By and large, all the essays are pathbreaking because of the originality of their theoretical approaches as well as the richness of their field and archival data. Yet matters arise here and there. For example, the caption for part II, “Africa has always been modern” (21), needs further clarification. Though, as John Picton points out in his essay (317), it normally refers to “something existing now, just now,” “of the same period,” “contemporary,” or “change.” The term modern is now commonly used in art history to identify the disillusionment with the naturalism in late nineteenth century Europe that (at the beginning of the twentieth century) gave birth to an emphasis on nonrepresentational art partly influenced by stylized African sculptures and masks. The paradox here is that, before the new development, many European art critics looked down on African sculptures and masks as “primitive” or failed attempts to imitate nature. Consequently, the European colonization of a large part of Africa between the late nineteenth century and mid-1970s resulted in the establishment of art schools that produced a new generation of “modern” African artists proficient in European-type naturalism at a time when nonrepresentational art (influenced by African stylization) was the vogue in Europe. No wonder, some scholars now identify stylization in precolonial African art as “premodern”; that is, far ahead of European modernism. (See Bo Sarnstedt and Katia Samaltanos-Stenström, Före Picasso: Afrikansk konst i svensk ägo [Before Picasso: African Art in Swedish Collections], Stockholm: Liljevalchs konsthall, 1988, 14–20.) Or, as Marcel Duchamp (1887–1968), the French-American multimedia artist, condescendingly put it, “Look at those poor things from Africa, [pointing to African and Precolumbian sculptures] we made modern art out of them” (ibid). Simply put, modernism had different implications in Africa and Europe during the colonial period, denoting European-type naturalism in the colonies and African-inspired stylization in Europe. Hence some art historians now distinguish between “colonial” and “postcolonial” modernism in contemporary African art.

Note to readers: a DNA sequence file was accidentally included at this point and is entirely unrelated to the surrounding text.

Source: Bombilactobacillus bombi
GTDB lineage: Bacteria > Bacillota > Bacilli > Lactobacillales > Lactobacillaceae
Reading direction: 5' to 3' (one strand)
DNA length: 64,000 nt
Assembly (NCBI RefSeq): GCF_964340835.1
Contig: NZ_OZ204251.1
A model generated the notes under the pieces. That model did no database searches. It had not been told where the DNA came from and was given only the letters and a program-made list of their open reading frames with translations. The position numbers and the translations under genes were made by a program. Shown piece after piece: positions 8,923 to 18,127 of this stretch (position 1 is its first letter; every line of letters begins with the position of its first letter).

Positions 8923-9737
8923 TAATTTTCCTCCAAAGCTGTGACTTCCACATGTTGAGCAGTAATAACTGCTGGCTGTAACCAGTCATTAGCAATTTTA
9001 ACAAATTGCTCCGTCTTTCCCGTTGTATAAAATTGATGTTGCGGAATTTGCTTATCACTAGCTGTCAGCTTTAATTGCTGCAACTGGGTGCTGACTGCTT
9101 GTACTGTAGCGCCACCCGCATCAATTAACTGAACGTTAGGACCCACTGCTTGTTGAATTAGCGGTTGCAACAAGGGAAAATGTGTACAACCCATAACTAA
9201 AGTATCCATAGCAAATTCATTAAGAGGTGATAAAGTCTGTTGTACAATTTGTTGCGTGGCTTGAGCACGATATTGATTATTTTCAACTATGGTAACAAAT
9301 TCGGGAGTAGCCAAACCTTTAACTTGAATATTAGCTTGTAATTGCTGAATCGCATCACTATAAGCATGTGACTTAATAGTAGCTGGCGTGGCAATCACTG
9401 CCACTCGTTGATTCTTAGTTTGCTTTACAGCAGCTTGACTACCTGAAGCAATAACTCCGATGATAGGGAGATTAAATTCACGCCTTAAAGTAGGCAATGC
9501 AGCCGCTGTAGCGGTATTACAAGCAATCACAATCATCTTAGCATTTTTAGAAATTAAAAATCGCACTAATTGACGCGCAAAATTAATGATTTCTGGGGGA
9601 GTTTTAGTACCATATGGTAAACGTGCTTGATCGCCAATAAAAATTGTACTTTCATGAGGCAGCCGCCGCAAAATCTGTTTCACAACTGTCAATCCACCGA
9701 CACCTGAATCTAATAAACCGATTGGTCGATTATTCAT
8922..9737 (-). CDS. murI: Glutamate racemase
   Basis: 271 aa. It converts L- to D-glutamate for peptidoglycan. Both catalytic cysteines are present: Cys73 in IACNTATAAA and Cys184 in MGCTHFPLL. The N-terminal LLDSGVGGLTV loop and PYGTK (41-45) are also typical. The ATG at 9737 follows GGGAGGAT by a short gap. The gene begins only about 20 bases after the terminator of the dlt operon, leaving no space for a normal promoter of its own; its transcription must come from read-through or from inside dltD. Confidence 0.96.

Secondly, despite the previously mentioned roughly chronological order of the chapters in the volume, the rationale behind their selection is open to question. For example, there are four chapters (6, 15, 20, and 29) on Nigeria, three (3, 8, and 17) on the Congo region, and two (13 and 26) on Uganda, but, surprisingly, none on Sudan and Ethiopia—both world famous for their art schools and artists. According to the editors: “given the vast territories of the continent and the diverse experiences of African populations . . . we could not include a chapter on Sudan or the development of the School of Khartoum. . . . Such a study would surely have included artists . . . [like] Ibrahim El-Salahi, who has worked internationally for over 50 years, and the other Sudanic artists (sculptors, printmakers, and ceramicists) who joined one of the earliest diasporas of the postindependence period. Ethiopia is also a crucial omission, for its artists began training abroad in the 1920s and returned to Addis Ababa to form art schools active before and after the Italian occupation of their country. Yet the flight of Ethiopian artists to the USA in the 1980s transformed African American art, and some of Ethiopia’s most influential artists are thus mentioned in the chapter by dele jegede” (15).